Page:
The laws and statutes in Mishpatim help a society govern itself with justice and morality. However, in the realm of human relations, the Midrash identifies one character trait that has the power to bring serenity, goodness and blessing to the world. It is something that everyone would agree on (but takes tremendous self control to put into practice) regardless of whether you believe in G-d or not.
I would venture to say that the scarcity of this character trait is why tyrannies can flourish and corporations fail. Because, as we all know, it is rare for someone to tell a dictator, or even their boss, that their ideas are flawed. Midrash Tanchuma defines it this way:
“…As long as rebuke is accepted in the world, ease, goodness, and blessing will prevail as well, and evil will vanish from the world…”
The Midrash challenged us to reach a level of higher consciousness. Suspend our egos. Put our natural defenses aside. Maintain an open mind and accept criticism and rebuke.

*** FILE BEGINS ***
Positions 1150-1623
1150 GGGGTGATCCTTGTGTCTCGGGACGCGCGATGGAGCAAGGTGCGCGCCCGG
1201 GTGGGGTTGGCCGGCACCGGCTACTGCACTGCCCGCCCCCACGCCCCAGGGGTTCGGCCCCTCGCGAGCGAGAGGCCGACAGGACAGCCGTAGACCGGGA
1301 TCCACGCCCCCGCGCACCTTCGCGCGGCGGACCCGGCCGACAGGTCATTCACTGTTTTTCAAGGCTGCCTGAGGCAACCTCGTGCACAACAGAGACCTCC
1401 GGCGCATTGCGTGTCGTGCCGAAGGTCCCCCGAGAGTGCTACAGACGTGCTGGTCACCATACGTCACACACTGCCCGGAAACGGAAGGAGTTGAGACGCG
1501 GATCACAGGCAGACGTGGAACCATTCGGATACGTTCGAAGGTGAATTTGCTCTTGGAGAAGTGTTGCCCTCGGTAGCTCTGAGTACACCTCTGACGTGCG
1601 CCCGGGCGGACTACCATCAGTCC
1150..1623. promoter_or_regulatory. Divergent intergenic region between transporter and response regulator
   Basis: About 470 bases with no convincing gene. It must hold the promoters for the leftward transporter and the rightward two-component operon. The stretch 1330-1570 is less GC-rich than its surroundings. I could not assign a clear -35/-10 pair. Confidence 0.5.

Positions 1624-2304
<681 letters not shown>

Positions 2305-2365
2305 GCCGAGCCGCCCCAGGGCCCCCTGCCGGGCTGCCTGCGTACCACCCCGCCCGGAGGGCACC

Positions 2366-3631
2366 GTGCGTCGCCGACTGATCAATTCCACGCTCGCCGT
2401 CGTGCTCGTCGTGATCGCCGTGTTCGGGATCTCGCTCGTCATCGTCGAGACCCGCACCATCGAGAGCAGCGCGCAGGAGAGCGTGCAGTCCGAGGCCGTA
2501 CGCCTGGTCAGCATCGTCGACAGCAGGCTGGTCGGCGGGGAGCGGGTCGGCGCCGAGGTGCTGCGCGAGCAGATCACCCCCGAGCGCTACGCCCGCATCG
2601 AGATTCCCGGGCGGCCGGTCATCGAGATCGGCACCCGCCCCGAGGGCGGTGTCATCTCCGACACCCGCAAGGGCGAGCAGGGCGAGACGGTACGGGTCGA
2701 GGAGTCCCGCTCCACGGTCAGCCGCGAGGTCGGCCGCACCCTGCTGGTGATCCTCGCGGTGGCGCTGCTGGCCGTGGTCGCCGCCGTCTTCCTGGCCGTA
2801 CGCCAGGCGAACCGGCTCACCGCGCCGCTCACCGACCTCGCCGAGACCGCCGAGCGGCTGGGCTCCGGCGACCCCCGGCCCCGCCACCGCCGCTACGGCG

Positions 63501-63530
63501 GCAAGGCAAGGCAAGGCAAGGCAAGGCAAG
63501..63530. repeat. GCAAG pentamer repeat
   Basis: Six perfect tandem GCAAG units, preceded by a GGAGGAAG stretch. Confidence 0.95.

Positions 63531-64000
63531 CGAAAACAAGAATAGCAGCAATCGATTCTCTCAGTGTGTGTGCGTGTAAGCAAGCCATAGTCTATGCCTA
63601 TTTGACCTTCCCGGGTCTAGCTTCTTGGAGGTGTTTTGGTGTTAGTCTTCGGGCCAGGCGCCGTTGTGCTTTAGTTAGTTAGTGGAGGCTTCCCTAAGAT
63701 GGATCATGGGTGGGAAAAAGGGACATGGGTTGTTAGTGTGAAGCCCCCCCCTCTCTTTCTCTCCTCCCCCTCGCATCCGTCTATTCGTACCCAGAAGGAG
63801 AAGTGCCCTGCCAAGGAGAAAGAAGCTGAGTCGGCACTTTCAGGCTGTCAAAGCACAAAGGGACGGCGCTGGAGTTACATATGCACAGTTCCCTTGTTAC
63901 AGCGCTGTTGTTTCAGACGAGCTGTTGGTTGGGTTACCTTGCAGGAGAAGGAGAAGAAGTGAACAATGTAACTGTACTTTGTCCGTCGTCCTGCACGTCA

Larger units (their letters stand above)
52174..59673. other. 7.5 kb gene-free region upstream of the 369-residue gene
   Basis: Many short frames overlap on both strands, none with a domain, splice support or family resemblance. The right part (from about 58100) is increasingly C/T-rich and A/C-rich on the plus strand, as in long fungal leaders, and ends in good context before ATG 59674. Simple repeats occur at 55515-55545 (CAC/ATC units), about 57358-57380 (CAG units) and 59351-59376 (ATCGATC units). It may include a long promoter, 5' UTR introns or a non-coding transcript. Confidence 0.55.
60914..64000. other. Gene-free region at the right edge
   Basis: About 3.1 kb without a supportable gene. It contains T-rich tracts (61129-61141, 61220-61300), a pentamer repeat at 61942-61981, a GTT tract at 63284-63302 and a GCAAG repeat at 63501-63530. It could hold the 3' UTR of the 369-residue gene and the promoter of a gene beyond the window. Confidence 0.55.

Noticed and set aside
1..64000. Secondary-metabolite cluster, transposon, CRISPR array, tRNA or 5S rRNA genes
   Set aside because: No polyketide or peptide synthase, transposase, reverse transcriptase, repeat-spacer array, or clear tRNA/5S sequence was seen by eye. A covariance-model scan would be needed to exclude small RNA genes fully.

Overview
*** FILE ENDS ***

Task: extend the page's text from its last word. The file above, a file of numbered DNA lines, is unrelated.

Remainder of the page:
Ironically, the one social sphere where people do feel comfortable giving rebuke is in the home. However, if it is conveyed in a harsh manner to children, it can damage the parent-child relationship. Equally ironic is that in the one social sphere where giving and accepting criticism would be critical, it is never done. I am referring to the political arena where statesmanship forbids the truth from emerging.
Rabbi Berel Wein (noted author and lecturer) often remarks that with a little humility many of the world’s wars could have been avoided. If only every head of state had a wife that could tell him to “take out the garbage” this could have tempered run-away egos and forestalled ill-conceived decisions of kings, dictators, presidents and prime ministers.